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Good news for employers: The feds have issued clear guidance on the use of arrest and conviction records in making employment decisions — including enforcement guidelines and Q&A.
It’s a win all around, said the Equal Employment Opportunity Commission (EEOC) — job applicants, employees, employers — who previously have been stymied in efforts to clearly identify what’s legal when an applicant comes to you has a criminal incident as part of his or her backgrounds.
Now, there are enforcement guidelines.
Employers are allowed to ask job applicants for information about any arrests, convictions or jail time.
Employers now seek criminal background checks on 90% of some or all job applicants; it was 51% in 1996.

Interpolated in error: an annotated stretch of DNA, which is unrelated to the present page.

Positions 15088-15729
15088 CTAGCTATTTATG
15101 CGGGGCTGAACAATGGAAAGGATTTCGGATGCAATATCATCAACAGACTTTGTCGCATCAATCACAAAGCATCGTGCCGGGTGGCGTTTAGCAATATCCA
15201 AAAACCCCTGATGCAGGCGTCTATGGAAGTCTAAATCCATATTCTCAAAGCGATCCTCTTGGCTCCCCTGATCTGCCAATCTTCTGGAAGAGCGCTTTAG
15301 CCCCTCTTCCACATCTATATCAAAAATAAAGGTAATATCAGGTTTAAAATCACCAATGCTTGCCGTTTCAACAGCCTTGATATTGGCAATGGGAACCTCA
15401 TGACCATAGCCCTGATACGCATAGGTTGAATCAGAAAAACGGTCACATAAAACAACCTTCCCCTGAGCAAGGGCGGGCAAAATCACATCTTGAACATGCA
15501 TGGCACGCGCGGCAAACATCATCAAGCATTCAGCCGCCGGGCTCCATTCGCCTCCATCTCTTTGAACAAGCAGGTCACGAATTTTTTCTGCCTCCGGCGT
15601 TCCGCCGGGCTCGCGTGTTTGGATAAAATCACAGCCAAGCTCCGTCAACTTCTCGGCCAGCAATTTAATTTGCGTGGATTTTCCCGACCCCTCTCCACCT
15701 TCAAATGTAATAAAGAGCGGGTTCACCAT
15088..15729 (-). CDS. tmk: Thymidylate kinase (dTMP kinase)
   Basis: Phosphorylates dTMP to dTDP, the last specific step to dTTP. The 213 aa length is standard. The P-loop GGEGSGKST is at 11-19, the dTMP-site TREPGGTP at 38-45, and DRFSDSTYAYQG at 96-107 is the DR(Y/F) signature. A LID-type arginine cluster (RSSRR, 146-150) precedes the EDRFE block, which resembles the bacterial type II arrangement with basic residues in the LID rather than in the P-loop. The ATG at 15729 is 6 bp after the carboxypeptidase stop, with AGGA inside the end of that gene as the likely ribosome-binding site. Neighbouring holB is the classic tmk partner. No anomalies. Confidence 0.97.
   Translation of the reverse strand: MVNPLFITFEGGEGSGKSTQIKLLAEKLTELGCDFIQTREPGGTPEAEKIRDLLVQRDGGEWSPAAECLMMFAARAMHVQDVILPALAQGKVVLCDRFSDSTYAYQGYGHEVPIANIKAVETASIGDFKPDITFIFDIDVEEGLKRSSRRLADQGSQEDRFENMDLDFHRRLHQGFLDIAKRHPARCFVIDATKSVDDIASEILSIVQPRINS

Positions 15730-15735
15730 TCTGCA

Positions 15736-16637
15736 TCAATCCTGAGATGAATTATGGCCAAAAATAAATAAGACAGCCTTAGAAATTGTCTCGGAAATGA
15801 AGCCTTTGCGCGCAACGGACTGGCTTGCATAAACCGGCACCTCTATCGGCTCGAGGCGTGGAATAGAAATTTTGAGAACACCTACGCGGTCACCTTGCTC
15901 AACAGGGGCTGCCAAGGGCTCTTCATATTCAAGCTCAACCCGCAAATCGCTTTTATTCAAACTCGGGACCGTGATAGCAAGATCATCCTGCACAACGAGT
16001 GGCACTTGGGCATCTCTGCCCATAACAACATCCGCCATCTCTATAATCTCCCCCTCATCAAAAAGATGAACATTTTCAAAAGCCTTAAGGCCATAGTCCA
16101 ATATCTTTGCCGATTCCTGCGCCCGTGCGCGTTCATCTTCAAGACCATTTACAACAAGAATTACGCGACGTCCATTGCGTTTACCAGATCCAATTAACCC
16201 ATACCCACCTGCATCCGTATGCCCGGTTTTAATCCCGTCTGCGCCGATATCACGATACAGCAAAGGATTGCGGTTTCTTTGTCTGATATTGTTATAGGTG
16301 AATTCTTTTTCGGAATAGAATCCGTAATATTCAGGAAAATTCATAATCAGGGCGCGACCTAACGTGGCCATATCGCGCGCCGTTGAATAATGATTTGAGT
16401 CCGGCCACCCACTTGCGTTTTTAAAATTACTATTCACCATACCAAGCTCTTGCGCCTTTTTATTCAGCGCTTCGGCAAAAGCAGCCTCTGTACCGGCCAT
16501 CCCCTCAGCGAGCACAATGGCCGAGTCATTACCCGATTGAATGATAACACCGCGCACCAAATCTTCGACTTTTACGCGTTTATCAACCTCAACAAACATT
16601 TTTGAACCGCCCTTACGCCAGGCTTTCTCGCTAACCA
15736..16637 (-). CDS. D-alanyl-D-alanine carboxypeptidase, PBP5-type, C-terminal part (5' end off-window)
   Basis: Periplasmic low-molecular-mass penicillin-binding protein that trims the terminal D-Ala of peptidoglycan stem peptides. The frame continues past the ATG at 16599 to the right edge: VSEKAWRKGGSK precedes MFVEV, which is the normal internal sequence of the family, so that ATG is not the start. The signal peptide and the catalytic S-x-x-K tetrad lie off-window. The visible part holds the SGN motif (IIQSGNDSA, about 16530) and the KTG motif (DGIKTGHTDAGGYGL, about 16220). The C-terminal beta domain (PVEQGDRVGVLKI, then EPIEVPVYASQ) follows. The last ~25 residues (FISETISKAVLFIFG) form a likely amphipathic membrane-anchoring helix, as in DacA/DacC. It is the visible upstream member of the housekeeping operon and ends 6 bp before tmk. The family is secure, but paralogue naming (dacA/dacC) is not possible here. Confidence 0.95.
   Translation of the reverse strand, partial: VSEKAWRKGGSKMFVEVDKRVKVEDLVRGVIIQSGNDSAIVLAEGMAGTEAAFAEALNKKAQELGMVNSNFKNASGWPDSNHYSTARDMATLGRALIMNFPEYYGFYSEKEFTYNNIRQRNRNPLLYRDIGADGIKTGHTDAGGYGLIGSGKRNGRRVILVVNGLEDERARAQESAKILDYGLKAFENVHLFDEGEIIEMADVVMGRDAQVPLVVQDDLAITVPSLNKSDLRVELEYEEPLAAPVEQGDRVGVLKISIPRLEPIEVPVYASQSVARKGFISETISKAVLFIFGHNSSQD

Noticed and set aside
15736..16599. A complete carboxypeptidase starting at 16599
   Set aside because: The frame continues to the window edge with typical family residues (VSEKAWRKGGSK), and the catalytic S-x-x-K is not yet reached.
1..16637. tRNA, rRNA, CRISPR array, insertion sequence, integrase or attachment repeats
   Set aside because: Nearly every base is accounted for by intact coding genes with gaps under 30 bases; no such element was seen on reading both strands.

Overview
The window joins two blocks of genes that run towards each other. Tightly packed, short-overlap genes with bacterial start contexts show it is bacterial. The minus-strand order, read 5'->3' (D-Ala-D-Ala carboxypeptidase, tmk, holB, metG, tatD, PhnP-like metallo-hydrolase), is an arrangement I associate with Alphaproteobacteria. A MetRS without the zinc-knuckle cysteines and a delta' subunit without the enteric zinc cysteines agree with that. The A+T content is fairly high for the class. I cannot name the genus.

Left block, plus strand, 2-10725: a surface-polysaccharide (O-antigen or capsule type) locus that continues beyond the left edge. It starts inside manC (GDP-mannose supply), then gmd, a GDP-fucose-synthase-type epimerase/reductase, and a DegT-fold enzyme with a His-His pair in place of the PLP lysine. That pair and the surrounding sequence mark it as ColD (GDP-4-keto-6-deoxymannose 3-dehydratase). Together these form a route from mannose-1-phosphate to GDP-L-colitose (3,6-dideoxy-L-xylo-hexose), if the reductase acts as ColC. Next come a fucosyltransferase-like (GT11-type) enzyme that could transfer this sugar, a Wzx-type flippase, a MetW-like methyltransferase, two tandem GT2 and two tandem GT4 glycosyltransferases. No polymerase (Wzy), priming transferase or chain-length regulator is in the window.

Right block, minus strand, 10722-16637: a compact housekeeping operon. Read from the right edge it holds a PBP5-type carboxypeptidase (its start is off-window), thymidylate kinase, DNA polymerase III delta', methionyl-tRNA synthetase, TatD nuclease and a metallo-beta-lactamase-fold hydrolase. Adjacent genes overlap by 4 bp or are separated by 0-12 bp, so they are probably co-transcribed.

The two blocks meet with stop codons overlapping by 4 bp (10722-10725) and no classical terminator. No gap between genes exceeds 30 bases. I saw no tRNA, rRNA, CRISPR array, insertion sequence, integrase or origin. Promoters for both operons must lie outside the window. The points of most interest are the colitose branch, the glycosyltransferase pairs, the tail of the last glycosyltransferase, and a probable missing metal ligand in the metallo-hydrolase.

But it’s against the law to use that information to discriminate in employment — that would violate Title VII of the Civil Rights Act of 1964, saying employees can’t be discriminated against due to race, gender, religion, etc.
The EEOC emphasizes it’s now bringing everything and everyone up to date on how to handle criminal backgrounds in making employment decisions.
Previous policy statements have been pulled together, streamlining the process of how to deal with those situations.
Along with explanations of how Title VII should be applied, the EEOC has offered guidance on several topics that come up when dealing with gauging the impact of a criminal background.
A sampling of the guidance the EEOC is now offering:
- Best practices for employers
- The difference between how to treat arrest records vs. conviction records
- How to make employment decisions about people with a criminal history — without landing in court.
The EEOC has also made available information about the public meetings, testimony and transcripts that went into the process.